And we saw God. We saw God’s truth as our confusion became conviction that, not only was our son’s gender a gift from the King to be lived for His glory, so was ours. We saw God’s power as our son took broken but beautiful steps of faith. We saw God’s mercy as the treasure of the gospel worked in and through jars of clay (2 Corinthians 4:7). We saw the goodness of the God who “shone in our hearts to give the light of the knowledge of the glory of God in the face of Jesus Christ” (2 Corinthians 4:6). We saw God’s glory, and that became enough.

Beyond seeing

As our son moved through his teenage years, he became more masculine. Recently, he said, “I’m so glad you didn’t turn me into a girl.” Instead, his struggle with same-sex attraction became the frontline of his fight. He remained involved in church and shared his struggles with his pastor. As he matured, his heart orientation toward God and His Kingdom strengthened. After moving to another city, he found a Gospel-centered church where he is involved in a strong small group. He is fighting his fight, but it is still a fight.

If our son, however, now claimed to be our daughter, our story of seeing God’s glory and becoming satisfied with Christ alone would still be a good story. It glorifies God when Christian parents teach their children that gender is a gift from the King to be lived for God’s glory—regardless of the outcome.

We don’t simply show mercy to children who hate their gender because we hope the mercy will change them. God calls us to delight in showing mercy because it glorifies the God who shows extravagant mercy to sinners. Working for the Lord and not for men (Colossians 3:23) may involve spending oneself and seeing no fruit. Mercy that flows from the love of God shed abroad in our hearts (Romans 5:5) glorifies God even if we never see results from that mercy. “We walk by faith and not by sight” (2 Corinthians 5:7).

Seeing beyond

“Now we see through a glass darkly” (1 Corinthians 13:12). We fight for glimpses of God’s glory in His Word and His world. One day, however, our faith will be sight. We will see Him as He is and be changed to be like Him (1 John 3:2). Our present sufferings—anguish for a child who struggles with gender, marital conflict over how to disciple a child who longs to change genders, hurtful comments made by others, dread over a child’s future—will work for us a weight of glory (2 Corinthians 4:17). We will enter the glory we fought to glimpse. And it will be more than enough.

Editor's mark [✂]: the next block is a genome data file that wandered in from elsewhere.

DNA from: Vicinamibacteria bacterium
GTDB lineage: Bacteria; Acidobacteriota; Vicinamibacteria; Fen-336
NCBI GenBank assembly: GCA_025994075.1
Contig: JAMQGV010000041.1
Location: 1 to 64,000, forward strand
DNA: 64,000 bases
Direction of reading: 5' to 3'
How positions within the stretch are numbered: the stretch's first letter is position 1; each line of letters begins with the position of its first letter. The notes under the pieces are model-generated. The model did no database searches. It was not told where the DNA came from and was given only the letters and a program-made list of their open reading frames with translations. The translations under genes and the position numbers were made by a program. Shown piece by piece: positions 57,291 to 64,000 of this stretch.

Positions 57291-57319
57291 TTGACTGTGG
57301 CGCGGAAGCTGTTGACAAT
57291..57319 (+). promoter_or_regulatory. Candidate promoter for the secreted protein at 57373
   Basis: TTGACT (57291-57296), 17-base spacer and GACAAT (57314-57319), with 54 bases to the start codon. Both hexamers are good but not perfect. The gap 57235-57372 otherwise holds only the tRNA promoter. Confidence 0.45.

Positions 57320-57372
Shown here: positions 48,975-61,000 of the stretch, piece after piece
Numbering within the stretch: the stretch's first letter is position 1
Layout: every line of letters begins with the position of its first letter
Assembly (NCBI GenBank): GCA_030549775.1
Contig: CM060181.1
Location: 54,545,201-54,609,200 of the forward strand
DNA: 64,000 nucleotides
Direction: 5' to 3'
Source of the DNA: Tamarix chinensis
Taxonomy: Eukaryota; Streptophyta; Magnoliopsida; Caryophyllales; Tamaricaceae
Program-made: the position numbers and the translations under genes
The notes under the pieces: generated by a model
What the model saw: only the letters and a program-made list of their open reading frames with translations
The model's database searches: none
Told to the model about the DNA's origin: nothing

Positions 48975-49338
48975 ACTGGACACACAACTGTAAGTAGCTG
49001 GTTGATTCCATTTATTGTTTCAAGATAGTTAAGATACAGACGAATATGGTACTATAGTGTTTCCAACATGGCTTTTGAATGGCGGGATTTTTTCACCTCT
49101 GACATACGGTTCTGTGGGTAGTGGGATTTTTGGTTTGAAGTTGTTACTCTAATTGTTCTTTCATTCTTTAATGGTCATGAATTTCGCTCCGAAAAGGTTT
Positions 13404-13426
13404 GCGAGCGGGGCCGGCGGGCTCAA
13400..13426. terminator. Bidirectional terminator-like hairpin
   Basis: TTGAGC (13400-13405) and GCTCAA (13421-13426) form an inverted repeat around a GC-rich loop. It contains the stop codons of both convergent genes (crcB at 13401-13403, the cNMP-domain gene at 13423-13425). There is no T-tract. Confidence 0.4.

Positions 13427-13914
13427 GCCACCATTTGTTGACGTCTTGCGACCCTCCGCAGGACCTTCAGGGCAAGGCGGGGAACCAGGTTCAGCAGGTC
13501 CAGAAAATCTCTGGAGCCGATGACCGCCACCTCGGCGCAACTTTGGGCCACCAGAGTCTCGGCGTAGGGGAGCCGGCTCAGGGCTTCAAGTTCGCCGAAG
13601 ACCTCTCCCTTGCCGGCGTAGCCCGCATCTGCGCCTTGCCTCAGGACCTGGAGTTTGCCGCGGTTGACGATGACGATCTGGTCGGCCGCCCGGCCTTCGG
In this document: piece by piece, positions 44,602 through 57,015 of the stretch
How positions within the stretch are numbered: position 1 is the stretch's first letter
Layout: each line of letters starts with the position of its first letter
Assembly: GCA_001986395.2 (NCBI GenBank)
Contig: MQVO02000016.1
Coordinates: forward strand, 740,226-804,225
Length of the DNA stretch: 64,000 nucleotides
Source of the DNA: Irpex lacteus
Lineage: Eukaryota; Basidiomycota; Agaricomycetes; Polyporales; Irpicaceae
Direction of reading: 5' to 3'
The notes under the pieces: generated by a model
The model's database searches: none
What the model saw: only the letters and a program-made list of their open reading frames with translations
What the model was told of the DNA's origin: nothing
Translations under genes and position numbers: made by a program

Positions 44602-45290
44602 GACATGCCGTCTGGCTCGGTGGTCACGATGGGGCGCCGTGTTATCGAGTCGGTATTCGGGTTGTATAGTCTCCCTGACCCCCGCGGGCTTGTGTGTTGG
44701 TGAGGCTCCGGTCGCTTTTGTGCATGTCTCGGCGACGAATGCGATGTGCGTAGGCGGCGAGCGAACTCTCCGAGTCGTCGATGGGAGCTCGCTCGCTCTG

Chuck and Nancy Snyder, with permission from their adult son

 

[1] Lions for Ajax, to be published by Shepherd Press.

 

Updated 5.23.2017

With the legalization of gay marriage, Christians more often find themselves invited to same-sex wedding ceremonies. This poses a dilemma for believers of whether to attend an event that celebrates a life-union that God nowhere approves of in Scripture.

Declining to attend seems like an easy solution. But because it involves friendships or family connections, the matter can be quite complex. The issue is more difficult if the wedding involves a child or other close family member. (For additional insights, read our mini book, Your Gay Child Says “I Do.”)

Reaching a decision will involve careful theological reflection, an understanding of your relationship with the one(s) getting married, and earnest prayer. Here are some things to think about that we hope can help you make a wise decision.

The space for this article is not sufficient to adequately examine the scope of Scripture on this matter, but here are three scriptural principles that should guide you.

                    Reaching a decision will involve careful theological reflection, an understanding of your relationship with the
                    one(s) getting married, and earnest prayer

  1. Be in the world but not of it. Knowing how to engage with the world is important for Christians. Being set apart from the world (who we are and how our lives reflect who we live for) is demonstrated by our living in the world. Loving and investing [time] in our neighbor is the means by which the world comes to know God.
  2. Freedom in Christ. 1 Corinthians 8 and 10 and Romans 14 are key passages where Paul argues for the freedom of the believer to engage with others in society, centered around the contentious issue of that day: eating meat from an idol’s temple. For Paul, (Christian) freedom involves examining issues of motivation, concern for the impact on other believers, and the context of the situation (see 1 Corinthians 10: 23-33 and Romans 14:20-23). Freedom in Christ enables us to think through how our actions affect others.